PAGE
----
[Centos7] [Let ’s Encrypt] Until Nginx is inserted and SSL is enabled

4 minute read

Install Nginx with Centos7, issue a free certificate by Let ’s Encrypt and write up to apply.

The default document root for Nginx is ʻusr / share / nginx / html / , but this time change it to / var / www / html`.
There is no particular reason, but the main reason is that the default document root is deep and annoying. Also, I’m used to Apache’s document root.

Also, I’m using Centos7 this time, but if it’s Ubuntu, I think that most things will be fine if you change yum to ʻapt`.

If you are using Oracle Cloud, you need to set up a firewall.
Please go around if necessary

** Of course, you also need your own domain. ** **

Operating environment

  • MacOS 10.15.6
  • Centos7
  • Nginx 1.16.1

The host OS can be Windows. It doesn’t really matter because it’s a VM.



Install Nginx

$ sudo yum -y install nginx

The -y option is asked in the middle, can I install it? It is the one that automatically inputs the one.

After the installation is complete, set the startup and automatic startup.
If you don’t set it to auto-start, you’ll have to manually start it again when you shut down or restart the OS, which is annoying.

$ sudo systemctl start nginx //Start-up
$ sudo systemctl enable nginx //Autostart

At this point, if you access your IP address with a browser, you can see that Nginx is running.

Document route change

Modify the Nginx configuration file to change the document root.

First of all, the directory you want to set this time is / var / www / html, so create that directory.

$ sudo mkdir -p /var/www/html

Next, play with the configuration file.
The location may depend on the environment, but in my case it is /etc/nginx/nginx.conf
Make a habit of backing up before changing the config file

$ sudo cp /etc/nginx/nginx.conf /etc/nginx/nginx.conf_org

I will change it.
In my environment, it was the http setting item from the 38th line, so change the root directory there.
Just in case, comment it out and add it.

$ sudo vim /etc/nginx/nginx.conf

 38     server {
 39         listen       80 default_server;
 40         listen       [::]:80 default_server;
 41         server_name  _;
 42         #root         /usr/share/nginx/html;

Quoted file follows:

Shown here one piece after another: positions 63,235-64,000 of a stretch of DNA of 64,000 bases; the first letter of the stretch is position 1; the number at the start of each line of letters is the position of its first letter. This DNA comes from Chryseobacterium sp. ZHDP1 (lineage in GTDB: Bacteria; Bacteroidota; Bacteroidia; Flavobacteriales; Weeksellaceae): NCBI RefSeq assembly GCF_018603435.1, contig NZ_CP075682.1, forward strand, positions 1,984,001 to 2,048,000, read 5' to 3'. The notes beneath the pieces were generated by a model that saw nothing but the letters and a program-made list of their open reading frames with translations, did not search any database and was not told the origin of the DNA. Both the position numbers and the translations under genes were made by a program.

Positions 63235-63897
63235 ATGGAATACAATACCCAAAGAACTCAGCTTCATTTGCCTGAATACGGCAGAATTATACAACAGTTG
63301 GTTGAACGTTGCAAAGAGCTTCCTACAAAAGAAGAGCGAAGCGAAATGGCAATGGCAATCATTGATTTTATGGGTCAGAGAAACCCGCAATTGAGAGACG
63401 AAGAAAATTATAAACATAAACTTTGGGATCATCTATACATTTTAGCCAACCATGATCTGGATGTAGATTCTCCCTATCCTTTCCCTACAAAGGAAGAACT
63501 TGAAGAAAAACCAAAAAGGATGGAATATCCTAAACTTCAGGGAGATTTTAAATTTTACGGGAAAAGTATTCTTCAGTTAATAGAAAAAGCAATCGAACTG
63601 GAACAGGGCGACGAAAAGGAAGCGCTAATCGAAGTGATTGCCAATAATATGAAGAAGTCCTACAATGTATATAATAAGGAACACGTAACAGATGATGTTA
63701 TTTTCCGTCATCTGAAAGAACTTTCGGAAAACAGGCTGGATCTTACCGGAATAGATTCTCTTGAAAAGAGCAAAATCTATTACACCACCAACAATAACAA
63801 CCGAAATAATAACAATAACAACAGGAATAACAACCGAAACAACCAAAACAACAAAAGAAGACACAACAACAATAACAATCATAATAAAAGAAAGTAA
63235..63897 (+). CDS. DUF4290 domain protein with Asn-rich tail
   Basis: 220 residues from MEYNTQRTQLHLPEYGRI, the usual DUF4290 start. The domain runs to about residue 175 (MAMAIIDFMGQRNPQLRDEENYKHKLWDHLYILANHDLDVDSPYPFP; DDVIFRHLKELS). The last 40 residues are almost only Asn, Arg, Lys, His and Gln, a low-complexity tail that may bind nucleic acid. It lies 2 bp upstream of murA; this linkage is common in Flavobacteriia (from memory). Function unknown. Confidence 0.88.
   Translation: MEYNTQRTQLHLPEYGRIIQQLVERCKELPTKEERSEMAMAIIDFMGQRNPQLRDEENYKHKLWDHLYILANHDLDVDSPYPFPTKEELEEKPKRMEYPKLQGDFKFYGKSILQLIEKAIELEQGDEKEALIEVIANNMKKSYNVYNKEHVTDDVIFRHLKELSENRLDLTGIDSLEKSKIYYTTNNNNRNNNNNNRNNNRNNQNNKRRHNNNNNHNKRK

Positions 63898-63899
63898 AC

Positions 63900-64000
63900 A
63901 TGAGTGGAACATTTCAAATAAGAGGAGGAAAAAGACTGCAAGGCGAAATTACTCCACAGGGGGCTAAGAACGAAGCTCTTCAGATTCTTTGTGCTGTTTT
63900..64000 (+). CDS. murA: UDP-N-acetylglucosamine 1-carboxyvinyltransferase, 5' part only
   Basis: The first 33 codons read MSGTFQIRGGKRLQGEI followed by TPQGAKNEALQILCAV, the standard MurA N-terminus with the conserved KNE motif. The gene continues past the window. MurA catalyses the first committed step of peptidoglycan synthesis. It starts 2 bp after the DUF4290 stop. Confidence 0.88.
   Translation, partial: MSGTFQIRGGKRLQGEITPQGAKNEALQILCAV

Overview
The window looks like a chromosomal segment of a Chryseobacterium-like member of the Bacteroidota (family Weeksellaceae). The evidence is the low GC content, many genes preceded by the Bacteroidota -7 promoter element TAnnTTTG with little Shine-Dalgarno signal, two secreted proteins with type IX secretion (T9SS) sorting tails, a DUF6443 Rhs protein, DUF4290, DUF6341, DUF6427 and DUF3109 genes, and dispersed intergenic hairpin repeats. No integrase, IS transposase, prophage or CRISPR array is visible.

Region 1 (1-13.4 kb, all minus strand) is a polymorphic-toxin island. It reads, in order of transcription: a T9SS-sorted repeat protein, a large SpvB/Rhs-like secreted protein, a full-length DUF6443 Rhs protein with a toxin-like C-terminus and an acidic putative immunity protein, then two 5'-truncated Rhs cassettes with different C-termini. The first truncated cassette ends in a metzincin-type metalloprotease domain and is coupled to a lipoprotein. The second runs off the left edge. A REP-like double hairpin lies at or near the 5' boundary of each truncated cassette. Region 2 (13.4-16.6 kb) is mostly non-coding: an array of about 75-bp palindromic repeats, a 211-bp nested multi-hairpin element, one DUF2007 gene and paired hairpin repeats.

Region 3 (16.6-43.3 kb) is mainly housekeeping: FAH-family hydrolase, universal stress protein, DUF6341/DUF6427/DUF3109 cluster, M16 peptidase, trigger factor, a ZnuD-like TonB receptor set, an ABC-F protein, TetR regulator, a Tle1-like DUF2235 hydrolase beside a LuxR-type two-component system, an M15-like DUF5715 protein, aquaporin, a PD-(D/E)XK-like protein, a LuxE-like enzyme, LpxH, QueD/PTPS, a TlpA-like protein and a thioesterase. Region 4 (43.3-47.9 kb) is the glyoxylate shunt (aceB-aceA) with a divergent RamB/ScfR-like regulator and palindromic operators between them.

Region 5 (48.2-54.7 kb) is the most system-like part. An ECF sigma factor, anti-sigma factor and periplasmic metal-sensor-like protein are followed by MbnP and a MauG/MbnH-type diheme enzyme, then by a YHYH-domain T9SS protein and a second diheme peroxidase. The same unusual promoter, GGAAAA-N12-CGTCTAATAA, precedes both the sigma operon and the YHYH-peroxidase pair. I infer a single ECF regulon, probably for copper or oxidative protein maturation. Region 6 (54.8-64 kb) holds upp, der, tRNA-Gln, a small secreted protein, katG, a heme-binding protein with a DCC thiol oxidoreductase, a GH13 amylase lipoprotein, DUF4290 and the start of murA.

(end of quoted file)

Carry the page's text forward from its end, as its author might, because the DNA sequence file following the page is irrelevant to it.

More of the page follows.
43         root         /var/www/html;

After changing the configuration file, reload it.
When this reload fails, something is wrong.

$ sudo systemctl reload nginx

Even if you check it with a browser at this stage, nothing will be hurt or it will be 404.
That should be because there is nothing in / var / www / html.
Let’s copy the original default page

$ sudo cp /usr/share/nginx/html/index.html /var/www/html/index.html

This should be OK, but when I access it, I get an error for some reason.


A security function called SELINUX gets in the way.
It’s a good idea to set it correctly, but because of this, it often does not behave as intended, so take the plunge and turn it off \

$ sudo cp  /etc/selinux/config /etc/selinux/config_org //backup
$ sudo vim /etc/selinux/config

# This file controls the state of SELinux on the system.
# SELINUX= can take one of these three values:
#     enforcing - SELinux security policy is enforced.
#     permissive - SELinux prints warnings instead of enforcing.
#     disabled - No SELinux policy is loaded.
### Disalbe SELINUX begin
### Disalbe SELINUX end
# SELINUXTYPE= can take one of three two values:
#     targeted - Targeted processes are protected,
#     minimum - Modification of targeted policy. Only selected processes are protected.
#     mls - Multi Level Security protection.

Add SELINUX = disabled

After rewriting, let’s restart

$ sudo reboot

Now you can browse by accessing the browser.

Domain settings

I think there are various services such as Name.com that you purchased from.
For AWS, it’s Route53. I will omit it because it is various


At present, you will see Unprotected like this.

スクリーンショット 2020-09-04 20.24.29.png

There are various problems with this, so change from http: // ~~ to https: // ~~



Install certbot

$ sudo yum -y install certbot

Issue a certificate
Enter the document root after -w, the domain name after -d, and the email address for --email.

sudo certbot certonly --webroot -w /var/www/html -d hoge.example.com --email [email protected]

After that, you will be asked if you agree to the terms of use, so y
You can send a notification email such as Issue, so enter y if you like, n if you don’t like it.

If you see Congratulations!, You are successful.

Change configuration file

Add the following.
Please note that there are 3 items to change.

server {
listen  443 ssl;
server_name     hoge.example.com;
ssl_certificate         /etc/letsencrypt/live/hoge.example.com/fullchain.pem;
ssl_certificate_key     /etc/letsencrypt/live/hoge.example.com/privkey.pem;
root   /var/www/html;

Now restart Nginx and you’re done.

$ sudo systemctl restart nginx

301 redirect

At present, both can be accessed with http: // ~~ and https: // ~~.
Since it is not necessary to access to http: // ~~, I will write a process to redirect when accessing with http.

A 301 redirect means a permanent redirect

Add to the configuration file

$ sudo vim /etc/nginx/nginx.conf

    server {
        listen       80 default_server;
        listen       [::]:80 default_server;
        server_name  _;
        #root         /usr/share/nginx/html;
        root         /var/www/html;
        return 301 https://hoge.example.com/$request_uri; //Postscript

This way you will be redirected!

Automatic certificate renewal

Let ’s Encrypt is free and will expire in 90 days.
So, set it with cron so that it can be updated automatically.

$ sudo crontab -e

00 04 01  * * certbot renew --force-renew --webroot-path /var/www/html/ --post-hook "systemctl reload nginx"

This is all done


Procedure for disabling CentOS7 SELinux
Use Let’s Encrypt with Nginx on CentOS7
How to set cron